Drugs like alcohol and cocaine create intense pleasure feelings by fooling the brain into producing increased quantities of pleasure-inducing neurochemicals, including dopamine. Eventually, the body becomes dependent on this artificial dopamine stimulation and the person must continue to use increasing quantities of these substances to avoid the pain of withdrawal. They have become addicted.

When we include these processed “chemicals” in our diet, including sugar (C6H12O6) or oil (C17H35COOH) we enjoy the resulting feelings that the production of dopamine induces. We become habituated. If we stop adding these substances, we may experience whole, natural foods as tasteless and unappetizing in comparison. Withdrawal symptoms may be similar to drug withdrawal symptoms, including headache, fatigue, nausea, joint ache, pain, irritability, etc. We have been caught in the dietary pleasure trap. We are addicts.

Unlike our ancient ancestors that usually died from deprivation and predation, modern humans increasingly suffer and die from the results of excesses associated with being caught in the dietary pleasure trap. The resulting obesity, diabetes, cardiovascular disease and autoimmune disorders make up the majority of the deaths and disability that plague humans today. 

Alcoholics must struggle to avoid the use of alcohol, even when they realize their lives are being devastated by the consequences of their addiction. Even with the support of a 30-day, in-patient program, regular attendance at a 12-step outpatient program and family support, well over 70 percent of alcoholics will fail to quit drinking and sustain sobriety.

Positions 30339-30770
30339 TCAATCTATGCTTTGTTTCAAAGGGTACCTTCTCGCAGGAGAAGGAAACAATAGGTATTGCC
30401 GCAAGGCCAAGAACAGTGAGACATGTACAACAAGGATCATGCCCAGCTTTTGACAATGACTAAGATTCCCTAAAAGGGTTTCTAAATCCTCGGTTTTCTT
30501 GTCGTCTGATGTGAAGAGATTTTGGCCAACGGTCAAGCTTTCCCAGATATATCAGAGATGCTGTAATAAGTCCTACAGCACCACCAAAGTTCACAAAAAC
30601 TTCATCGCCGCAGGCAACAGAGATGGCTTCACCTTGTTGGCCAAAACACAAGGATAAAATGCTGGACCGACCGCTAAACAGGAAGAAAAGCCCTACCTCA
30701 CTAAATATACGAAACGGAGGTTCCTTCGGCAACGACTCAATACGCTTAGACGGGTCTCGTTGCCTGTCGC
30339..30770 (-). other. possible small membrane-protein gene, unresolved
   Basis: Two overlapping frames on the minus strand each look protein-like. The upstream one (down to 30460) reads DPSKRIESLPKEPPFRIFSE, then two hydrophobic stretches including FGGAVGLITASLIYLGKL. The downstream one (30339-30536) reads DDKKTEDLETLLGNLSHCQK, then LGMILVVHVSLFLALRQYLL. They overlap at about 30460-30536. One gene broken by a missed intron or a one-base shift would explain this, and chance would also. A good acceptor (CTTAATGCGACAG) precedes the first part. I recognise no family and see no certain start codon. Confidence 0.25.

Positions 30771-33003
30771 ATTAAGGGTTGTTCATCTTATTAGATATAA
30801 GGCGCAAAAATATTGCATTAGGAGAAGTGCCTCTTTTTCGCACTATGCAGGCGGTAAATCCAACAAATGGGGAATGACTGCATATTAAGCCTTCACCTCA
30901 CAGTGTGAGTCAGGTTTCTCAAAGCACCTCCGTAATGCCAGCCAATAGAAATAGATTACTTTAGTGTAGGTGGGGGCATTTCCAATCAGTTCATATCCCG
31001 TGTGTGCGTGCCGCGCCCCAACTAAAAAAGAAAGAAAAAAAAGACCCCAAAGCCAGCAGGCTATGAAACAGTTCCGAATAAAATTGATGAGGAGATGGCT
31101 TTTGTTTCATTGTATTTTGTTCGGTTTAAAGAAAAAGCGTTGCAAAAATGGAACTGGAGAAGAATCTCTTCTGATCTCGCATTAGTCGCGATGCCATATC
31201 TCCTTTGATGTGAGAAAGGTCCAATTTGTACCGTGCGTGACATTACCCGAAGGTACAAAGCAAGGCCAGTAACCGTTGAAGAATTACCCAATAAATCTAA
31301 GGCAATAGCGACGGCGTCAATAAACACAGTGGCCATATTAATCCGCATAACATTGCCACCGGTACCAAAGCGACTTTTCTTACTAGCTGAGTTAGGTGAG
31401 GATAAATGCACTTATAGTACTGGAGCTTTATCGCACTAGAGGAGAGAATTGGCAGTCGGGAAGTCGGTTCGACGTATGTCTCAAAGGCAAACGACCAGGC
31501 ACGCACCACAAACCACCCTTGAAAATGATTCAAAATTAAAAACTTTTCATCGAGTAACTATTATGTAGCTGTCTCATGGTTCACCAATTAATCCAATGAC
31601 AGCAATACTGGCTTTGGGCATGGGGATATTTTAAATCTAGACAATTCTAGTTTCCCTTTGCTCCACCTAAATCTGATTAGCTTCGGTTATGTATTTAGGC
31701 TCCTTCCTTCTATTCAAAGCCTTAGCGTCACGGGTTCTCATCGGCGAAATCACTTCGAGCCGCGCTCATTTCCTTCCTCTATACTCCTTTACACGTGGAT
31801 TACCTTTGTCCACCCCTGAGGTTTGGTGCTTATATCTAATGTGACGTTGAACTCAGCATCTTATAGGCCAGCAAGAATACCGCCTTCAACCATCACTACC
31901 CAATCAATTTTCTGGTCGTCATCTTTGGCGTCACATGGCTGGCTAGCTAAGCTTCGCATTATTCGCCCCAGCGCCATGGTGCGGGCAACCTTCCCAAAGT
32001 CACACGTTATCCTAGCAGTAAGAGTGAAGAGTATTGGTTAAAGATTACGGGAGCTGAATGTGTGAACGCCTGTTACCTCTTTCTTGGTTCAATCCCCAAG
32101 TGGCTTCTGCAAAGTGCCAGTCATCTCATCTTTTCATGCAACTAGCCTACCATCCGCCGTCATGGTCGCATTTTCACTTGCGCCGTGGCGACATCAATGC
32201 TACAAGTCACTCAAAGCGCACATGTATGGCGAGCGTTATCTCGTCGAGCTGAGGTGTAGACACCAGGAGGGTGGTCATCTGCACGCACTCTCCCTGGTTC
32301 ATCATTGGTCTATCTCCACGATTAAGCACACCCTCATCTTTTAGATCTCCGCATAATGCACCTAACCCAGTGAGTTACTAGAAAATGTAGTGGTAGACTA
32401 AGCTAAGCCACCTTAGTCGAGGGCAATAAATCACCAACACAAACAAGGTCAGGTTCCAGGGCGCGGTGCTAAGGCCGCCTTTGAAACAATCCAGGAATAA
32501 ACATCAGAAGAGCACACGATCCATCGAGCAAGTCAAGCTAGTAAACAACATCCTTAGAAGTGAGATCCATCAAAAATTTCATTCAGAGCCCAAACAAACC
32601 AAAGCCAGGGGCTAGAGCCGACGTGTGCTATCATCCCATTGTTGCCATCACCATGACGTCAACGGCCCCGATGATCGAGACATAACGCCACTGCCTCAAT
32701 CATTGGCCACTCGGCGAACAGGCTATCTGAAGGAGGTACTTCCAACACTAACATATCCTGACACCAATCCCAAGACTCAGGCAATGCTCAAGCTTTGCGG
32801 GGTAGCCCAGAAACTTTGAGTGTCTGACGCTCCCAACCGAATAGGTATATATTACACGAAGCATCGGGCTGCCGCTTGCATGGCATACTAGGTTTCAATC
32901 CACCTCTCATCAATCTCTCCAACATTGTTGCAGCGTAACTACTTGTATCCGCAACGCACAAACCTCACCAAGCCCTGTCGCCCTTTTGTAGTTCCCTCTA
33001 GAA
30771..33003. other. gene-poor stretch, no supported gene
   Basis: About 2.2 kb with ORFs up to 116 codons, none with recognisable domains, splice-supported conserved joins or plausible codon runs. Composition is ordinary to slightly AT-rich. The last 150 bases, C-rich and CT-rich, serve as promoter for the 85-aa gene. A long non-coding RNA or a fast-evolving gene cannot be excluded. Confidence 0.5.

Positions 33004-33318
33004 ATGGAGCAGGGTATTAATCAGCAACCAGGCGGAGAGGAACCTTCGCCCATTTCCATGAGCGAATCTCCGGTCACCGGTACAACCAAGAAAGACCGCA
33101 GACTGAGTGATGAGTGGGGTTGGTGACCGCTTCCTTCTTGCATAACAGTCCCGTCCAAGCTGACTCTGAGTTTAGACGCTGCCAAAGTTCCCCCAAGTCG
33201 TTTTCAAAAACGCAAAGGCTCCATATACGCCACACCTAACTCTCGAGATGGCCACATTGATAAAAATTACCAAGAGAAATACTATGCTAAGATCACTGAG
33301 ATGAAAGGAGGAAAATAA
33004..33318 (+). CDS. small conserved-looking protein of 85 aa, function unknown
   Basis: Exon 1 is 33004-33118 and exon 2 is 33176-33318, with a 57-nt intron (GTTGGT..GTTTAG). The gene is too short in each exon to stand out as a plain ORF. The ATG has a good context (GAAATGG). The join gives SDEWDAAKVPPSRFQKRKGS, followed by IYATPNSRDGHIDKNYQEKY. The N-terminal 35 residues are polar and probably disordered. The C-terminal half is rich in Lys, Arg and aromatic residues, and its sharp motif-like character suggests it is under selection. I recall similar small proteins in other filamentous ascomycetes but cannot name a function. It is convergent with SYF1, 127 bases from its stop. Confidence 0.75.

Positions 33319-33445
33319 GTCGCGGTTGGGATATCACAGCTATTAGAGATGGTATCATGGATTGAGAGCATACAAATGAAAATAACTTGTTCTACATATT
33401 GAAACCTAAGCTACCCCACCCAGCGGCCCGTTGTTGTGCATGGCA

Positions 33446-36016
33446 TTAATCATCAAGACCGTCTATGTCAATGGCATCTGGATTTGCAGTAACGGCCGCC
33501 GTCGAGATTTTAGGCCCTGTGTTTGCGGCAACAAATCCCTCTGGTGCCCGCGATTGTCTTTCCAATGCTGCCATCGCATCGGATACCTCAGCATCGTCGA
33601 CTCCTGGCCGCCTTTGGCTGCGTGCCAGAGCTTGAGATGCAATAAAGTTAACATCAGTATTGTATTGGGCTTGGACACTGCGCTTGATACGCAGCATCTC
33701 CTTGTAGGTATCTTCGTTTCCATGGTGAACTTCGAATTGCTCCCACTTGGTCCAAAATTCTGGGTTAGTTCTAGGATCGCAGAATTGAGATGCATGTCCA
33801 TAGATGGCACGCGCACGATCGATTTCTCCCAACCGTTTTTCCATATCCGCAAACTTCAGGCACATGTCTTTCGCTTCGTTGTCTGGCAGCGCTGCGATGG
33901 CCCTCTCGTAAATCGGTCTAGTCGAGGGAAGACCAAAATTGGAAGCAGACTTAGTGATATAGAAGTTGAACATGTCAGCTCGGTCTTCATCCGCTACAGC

When it comes to the dietary pleasure trap, the results are even more startling. Over 97 percent of attempts to loose substantial weight and keep it off will fail. We live in a world that is designed to give us what we want (pleasure) not what we need (a health-promoting diet and lifestyle).

The majority of conventional medical care is aimed at treating the symptoms of diseases, particularly our chronic diseases associated with dietary excess. If you have high blood pressure and you follow your doctor’s advice, you will be guaranteed to never recover. You will be on the drugs for the rest of your life (however long that may be), as these drugs will not correct the cause of your high blood pressure. This is also true for diabetes, arthritis, asthma, colitis, and many other chronic conditions.

If your goal is to lose weight and keep it off, conventional medical advice fails. Some doctors have become so frustrated with universal failure that they give up and tell people to just accept themselves as they are, because achieving optimum weight and health can’t be done. Or, they may resort to drastic (and very lucrative) surgeries with all of their attendant problems and risks.

For the past 30 years the doctors at the TrueNorth Health Center have worked with over 10,000 patients, many of whom struggle with the dietary pleasure trap. Some start off unaware of what a health-promoting diet is and have been deluded into thinking that their lean meat, low-fat dairy products, sugar-free sodas, dark chocolate, sugar substitutes, such as honey or agave, and their red wine ARE health promoting.

Others understand that health is the result of healthful living, and that means eating a plant-based diet that is also SOS-free (free of added sugar, oil and salt) but they have trouble sticking to the program, given the temptations that they face each day.